|The first excerpt represents the element of Air. It speaks of mental influences and the process of thought, and is drawn from Buttered Side Down by Edna Ferber:
ain't it? Only don't let him know you're coming."
" M-m-m-yes," said Ivy.
"Shake hands on it." She did. Then she left the room with a
rush, headed in the direction of her own bedroom. Pa Keller
treated himself to a prodigious wink and went out to the vegetable
garden in search of Mother.
The team went out on the road, lost five games, won two, and
came home in fourth place. For a week they lounged around the
Parker Hotel and held up the street corners downtown, took many
farewell drinks, then, slowly, by ones and twos, they left for the
packing houses, freight depots, and gents' furnishing stores from
Buttered Side Down
|The second excerpt represents the element of Fire. It speaks of emotional influences and base passions, and is drawn from One Basket by Edna Ferber:
syncopation. Even the crowd flowing down State Street must have
caught the rhythm of it, for the room soon filled.
At two o'clock the crowd began to thin. Business would be slack,
now, until five, when it would again pick up until closing time
at six. The fat vocalist put down his megaphone, wiped his
forehead, and regarded Terry with a warm blue eye. He had just
finished singing "I've Wandered Far from Dear Old Mother's
Knee." (Bernie Gottschalk Inc. Chicago. New York. You can't
get bit with a Gottschalk hit. 15 cents each.)
"Girlie," he said, emphatically, "you sure--can--play!" He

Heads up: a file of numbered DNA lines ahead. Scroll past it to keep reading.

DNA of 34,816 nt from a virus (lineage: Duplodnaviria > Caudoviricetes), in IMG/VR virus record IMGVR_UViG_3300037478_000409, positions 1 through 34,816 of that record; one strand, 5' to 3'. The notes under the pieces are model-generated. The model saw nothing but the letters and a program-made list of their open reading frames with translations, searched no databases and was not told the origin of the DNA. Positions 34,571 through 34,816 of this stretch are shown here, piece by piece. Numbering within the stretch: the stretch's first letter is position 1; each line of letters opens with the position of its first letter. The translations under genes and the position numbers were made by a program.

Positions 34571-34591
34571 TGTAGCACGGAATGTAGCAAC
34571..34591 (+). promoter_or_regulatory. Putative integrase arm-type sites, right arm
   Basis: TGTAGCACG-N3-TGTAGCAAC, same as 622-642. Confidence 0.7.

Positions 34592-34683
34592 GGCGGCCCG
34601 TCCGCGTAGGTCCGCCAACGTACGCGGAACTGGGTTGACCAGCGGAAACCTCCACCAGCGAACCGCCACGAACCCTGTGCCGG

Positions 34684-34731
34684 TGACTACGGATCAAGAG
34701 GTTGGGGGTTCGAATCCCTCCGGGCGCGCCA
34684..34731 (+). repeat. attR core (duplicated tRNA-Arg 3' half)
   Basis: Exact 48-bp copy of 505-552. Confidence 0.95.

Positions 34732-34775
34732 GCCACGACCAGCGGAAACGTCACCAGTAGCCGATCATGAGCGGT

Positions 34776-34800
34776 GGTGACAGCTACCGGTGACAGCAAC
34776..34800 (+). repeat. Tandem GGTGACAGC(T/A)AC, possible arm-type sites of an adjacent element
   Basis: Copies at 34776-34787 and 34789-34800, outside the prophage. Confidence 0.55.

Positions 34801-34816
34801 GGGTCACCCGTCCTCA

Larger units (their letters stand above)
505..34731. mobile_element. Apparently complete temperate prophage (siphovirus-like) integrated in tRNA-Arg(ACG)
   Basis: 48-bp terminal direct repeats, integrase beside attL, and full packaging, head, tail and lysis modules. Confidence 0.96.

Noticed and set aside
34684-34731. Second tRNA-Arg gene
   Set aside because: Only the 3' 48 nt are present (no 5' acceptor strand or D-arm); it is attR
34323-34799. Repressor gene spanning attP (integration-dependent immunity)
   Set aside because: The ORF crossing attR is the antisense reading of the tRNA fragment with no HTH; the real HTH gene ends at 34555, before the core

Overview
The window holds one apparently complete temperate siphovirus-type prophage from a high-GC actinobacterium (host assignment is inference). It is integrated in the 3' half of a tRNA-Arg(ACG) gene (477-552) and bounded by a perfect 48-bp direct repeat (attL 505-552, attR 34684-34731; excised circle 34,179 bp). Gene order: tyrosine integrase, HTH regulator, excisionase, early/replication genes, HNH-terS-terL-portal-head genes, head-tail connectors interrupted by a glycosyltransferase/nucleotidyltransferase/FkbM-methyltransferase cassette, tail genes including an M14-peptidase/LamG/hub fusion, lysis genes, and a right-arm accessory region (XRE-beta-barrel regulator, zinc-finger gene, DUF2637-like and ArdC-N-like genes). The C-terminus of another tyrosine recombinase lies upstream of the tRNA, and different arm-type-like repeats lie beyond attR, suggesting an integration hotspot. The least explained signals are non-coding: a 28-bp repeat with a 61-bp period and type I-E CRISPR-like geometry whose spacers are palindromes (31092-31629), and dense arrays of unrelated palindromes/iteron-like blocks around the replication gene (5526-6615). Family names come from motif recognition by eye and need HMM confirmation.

came over to her at the piano and put a stubby hand on her
|The third excerpt represents the element of Water. It speaks of pure spiritual influences and feelings of love, and is drawn from Letters of Robert Louis Stevenson by Robert Louis Stevenson:
We have come the primrose way!]
R. L. S.
Letter: TO EDMUND GOSSE
SKERRYVORE, BOURNEMOUTH, JAN. 2ND, 1886.
MY DEAR GOSSE, - Thank you for your letter, so interesting to my
vanity. There is a review in the St. James's, which, as it seems
to hold somewhat of your opinions, and is besides written with a
pen and not a poker, we think may possibly be yours. The PRINCE
has done fairly well in spite of the reviews, which have been bad:
he was, as you doubtless saw, well slated in the SATURDAY; one
paper received it as a child's story; another (picture my agony)
|The fourth excerpt represents the element of Earth. It speaks of physical influences and the impact of the unseen on the visible world, and is drawn from Tarzan and the Jewels of Opar by Edgar Rice Burroughs:
principal urge, with the hope of stumbling upon some
clew to Chulk or the she, a secondary incentive.
For two days he roamed about, killing, eating, drinking
and sleeping wherever inclination and the means to
indulge it occurred simultaneously. It was upon the
morning of the third day that the scent spoor of horse
and man were wafted faintly to his nostrils. Instantly
he altered his course to glide silently through the
branches in the direction from which the scent came.
It was not long before he came upon a solitary horseman
riding toward the east. Instantly his eyes confirmed
Tarzan and the Jewels of Opar